19 Dec 2017

Cartesian Dualism, Mysterians and miracles

More links for the book group discussion on Cartesian Dualism. Sorry that so many links are to Wikipedia.

The Gap between physical and mental worlds

The big problem is “mind to body causation”: in order for one thing to cause another, they must come into contact as, for example in snooker, the cue ball strikes another ball; if mind and body are completely different, there is no intelligible explanation of voluntary bodily movement. The equal and opposite problem is “body to mind causation”.

Probably the most famous demolition of Cartesian Dualism in the 20th century was British philosopher Gilbert Ryle's book The Concept of Mind (1949). Ryle used the term "the ghost in the machine" to highlight the absurdity of dualist systems like Descartes' where mental activity carries on in parallel to physical action, but where their means of interaction are unknown or, at best, speculative.

In my view, the way the mind-body gap is bridged is by a miracle - as I tried to describe in a-miracle-for-richard-dawkins. The fact that it is a miracle is impossible for rational scientifically-minded thinkers to accept. The fact cannot be a fact (to them). Hence the outlandish theories like Monadology (below) and those that reject free will.

Descartes’ Response to the Mind-Body Problem

According to the Internet Encyclopedia of Philosophy - and despite the obviousness of this problem -  Descartes himself never took this issue very seriously.

Leibniz's gap

The term 'Leibniz's gap' also refers to the gap between physical and mental worlds, especially the problem that thoughts cannot be observed or perceived solely by examining brain properties, events, and processes. Gottfried Leibniz's Monadology (1714) seems to deny the existence of space and seems to suggest that the universe consists of a vast number of monads (like mental atoms) that do not interact with each other. For more see Internet Encyclopedia of Philosophy.  

Naturalistic dualism - David Chalmers

One possible answer as to how to bridge the gap comes from David Chalmers, an Australian philosopher and cognitive scientist best known for outlining the hard problem of consciousness, Chalmers argues for an "explanatory gap" from the objective to the subjective, and criticizes physical explanations of mental experience, making him a dualist. Chalmers characterizes his view as "naturalistic dualism": naturalistic because he believes mental states are caused by physical systems (such as brains); dualist because he believes mental states are ontologically distinct from and not reducible to physical systems.

Quantum consciousness - Roger Penrose 

Roger Penrose, the renowned Oxford physicist, has an audacious - and quite possibly crackpot - theory about the quantum origins of consciousness. He believes we must go beyond neuroscience and into the mysterious world of quantum mechanics to explain our rich mental life. No one quite knows what to make of this theory but conventional wisdom goes something like, the theory is almost certainly wrong, but since Penrose is so brilliant it’d be foolish to dismiss it out of hand.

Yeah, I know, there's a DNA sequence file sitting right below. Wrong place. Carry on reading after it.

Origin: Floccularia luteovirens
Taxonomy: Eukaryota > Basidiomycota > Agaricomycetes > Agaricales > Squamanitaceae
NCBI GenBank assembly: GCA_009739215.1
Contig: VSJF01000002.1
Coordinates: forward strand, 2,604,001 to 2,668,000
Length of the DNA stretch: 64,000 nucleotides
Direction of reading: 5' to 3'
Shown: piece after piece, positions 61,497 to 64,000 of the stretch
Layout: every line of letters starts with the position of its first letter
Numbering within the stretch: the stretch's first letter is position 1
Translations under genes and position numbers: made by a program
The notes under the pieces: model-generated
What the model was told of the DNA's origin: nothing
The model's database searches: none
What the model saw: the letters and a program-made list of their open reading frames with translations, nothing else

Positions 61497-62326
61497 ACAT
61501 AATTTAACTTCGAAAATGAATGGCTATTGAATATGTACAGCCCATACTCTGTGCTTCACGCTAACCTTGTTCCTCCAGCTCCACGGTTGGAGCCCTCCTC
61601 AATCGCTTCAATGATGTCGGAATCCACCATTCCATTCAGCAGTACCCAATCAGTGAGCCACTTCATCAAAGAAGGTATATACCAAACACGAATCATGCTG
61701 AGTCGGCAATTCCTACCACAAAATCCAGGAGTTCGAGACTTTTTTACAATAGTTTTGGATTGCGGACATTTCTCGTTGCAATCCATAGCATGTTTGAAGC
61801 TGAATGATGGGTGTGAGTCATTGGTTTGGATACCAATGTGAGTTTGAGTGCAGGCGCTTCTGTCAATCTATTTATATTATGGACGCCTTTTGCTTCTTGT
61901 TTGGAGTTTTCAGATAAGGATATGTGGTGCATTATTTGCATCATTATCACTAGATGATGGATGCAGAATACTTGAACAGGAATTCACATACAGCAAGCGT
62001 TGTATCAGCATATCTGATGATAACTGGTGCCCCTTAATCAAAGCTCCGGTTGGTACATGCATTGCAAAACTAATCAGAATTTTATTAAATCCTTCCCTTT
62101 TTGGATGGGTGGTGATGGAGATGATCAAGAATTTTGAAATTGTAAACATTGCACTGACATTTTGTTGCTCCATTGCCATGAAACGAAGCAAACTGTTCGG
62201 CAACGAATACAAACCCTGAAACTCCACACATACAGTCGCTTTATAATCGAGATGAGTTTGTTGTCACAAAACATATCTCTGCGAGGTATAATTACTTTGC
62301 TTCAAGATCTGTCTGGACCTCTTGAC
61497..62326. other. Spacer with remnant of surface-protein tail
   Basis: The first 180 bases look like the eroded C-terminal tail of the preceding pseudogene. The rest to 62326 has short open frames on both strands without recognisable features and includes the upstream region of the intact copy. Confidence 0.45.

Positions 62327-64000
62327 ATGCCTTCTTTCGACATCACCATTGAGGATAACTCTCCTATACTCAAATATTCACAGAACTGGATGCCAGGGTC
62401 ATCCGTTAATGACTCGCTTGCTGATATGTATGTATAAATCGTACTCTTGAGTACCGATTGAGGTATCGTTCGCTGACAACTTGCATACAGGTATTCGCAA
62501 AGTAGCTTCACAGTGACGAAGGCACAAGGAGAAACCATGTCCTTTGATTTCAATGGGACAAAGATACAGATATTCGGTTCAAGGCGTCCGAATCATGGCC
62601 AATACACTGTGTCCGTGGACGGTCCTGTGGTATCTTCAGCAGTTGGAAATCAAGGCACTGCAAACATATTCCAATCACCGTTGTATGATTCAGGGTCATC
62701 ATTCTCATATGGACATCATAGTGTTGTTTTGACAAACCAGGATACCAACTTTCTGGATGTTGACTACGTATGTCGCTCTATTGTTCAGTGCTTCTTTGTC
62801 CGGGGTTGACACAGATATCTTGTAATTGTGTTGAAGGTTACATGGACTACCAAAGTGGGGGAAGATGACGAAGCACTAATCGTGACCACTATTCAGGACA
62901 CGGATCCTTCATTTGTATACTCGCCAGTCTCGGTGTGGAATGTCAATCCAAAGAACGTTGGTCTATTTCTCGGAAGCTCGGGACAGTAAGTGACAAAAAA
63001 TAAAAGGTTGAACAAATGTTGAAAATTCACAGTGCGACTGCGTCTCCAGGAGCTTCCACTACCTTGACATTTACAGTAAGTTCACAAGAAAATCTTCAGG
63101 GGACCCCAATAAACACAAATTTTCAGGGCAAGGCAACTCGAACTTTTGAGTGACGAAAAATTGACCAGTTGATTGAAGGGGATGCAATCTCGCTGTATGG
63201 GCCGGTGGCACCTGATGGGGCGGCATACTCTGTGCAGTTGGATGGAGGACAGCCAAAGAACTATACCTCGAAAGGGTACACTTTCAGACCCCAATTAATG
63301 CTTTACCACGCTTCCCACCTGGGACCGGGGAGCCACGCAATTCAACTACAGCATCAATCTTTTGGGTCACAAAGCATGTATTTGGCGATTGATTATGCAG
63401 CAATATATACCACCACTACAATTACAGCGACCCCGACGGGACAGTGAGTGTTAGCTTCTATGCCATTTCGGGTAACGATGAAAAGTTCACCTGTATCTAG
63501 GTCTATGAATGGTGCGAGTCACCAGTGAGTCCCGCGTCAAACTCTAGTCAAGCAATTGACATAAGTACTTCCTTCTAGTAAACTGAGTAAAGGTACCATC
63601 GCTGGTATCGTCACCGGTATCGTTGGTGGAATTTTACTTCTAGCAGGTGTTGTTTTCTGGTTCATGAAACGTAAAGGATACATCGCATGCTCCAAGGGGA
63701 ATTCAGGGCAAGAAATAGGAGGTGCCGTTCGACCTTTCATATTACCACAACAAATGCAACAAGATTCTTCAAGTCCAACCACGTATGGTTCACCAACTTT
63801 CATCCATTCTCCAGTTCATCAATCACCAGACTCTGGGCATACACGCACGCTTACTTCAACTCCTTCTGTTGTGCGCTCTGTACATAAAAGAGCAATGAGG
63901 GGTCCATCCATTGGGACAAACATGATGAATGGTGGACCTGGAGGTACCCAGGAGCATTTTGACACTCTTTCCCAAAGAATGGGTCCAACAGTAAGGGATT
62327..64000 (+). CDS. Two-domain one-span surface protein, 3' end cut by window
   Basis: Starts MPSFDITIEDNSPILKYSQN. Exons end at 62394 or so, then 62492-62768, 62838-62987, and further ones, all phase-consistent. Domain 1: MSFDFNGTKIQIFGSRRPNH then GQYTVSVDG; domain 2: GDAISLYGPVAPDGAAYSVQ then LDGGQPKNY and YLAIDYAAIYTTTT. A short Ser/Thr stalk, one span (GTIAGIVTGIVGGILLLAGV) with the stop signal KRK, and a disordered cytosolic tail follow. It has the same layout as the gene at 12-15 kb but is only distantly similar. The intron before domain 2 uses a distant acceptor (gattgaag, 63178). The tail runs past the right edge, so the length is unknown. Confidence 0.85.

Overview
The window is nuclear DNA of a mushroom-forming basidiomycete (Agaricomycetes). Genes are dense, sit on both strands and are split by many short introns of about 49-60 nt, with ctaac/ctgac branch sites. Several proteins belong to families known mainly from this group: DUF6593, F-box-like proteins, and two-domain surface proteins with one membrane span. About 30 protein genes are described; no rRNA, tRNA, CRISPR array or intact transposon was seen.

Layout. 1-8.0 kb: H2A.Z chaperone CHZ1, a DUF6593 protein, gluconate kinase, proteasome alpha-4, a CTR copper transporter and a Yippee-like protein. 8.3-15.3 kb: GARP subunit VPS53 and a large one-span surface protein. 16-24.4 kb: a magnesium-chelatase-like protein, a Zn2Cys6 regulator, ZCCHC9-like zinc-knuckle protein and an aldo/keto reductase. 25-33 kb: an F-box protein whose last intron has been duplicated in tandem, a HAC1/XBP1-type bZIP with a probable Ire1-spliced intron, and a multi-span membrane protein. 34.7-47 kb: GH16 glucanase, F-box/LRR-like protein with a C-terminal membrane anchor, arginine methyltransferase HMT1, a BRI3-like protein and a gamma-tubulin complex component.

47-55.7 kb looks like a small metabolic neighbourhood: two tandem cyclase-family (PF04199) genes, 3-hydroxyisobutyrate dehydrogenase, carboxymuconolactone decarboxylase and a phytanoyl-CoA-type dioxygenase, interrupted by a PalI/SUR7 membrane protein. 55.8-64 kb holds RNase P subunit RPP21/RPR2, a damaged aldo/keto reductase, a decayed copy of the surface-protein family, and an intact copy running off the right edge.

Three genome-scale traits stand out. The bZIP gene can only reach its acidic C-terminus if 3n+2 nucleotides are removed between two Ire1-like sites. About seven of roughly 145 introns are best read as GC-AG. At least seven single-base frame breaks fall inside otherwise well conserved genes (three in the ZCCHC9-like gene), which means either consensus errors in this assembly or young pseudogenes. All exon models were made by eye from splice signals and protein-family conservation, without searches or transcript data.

Mysterianism is the view that the hard problem of consciousness cannot be resolved by humans. The unresolvable problem is how to explain the existence of qualia (individual instances of subjective, conscious experience). Mysterianism is a form of nonreductive physicalism.

According to Owen Flanagan in Science of the Mind (1991):
"The 'old mysterians' were dualists who thought that consciousness cannot be understood scientifically because it operates according to nonnatural principles and possesses nonnatural properties."
Again, that is what I tried to describe in a-miracle-for-richard-dawkins.

New Mysterians - worth looking up? 

  • Colin McGinn is the leading proponent of the new mysterian position among major philosophers 
  • Noam Chomsky, American linguist, philosopher, cognitive scientist, logician, and political commentator/activist
  • Steven Pinker, American psychologist; favoured mysterianism in How the Mind Works and later wrote: "The brain is a product of evolution, and just as animal brains have their limitations, we have ours. Our brains can't hold a hundred numbers in memory, can't visualize seven-dimensional space and perhaps can't intuitively grasp why neural information processing observed from the outside should give rise to subjective experience on the inside. This is where I place my bet, though I admit that the theory could be demolished when an unborn genius—a Darwin or Einstein of consciousness—comes up with a flabbergasting new idea that suddenly makes it all clear to us."
  • Roger Penrose, English physicist, mathematician and philosopher of science
  • Sam Harris, American neuroscientist, has endorsed mysterianism by stating that "This situation has been characterized as an “explanatory gap” and the “hard problem of consciousness,” and it is surely both. I am sympathetic with those who, like ... McGinn and ... Pinker, have judged the impasse to be total: Perhaps the emergence of consciousness is simply incomprehensible in human terms."
Opponents include Daniel Dennett, American philosopher (he has explicitly attacked McGinn's notion of mysterianism)

No comments:

Post a Comment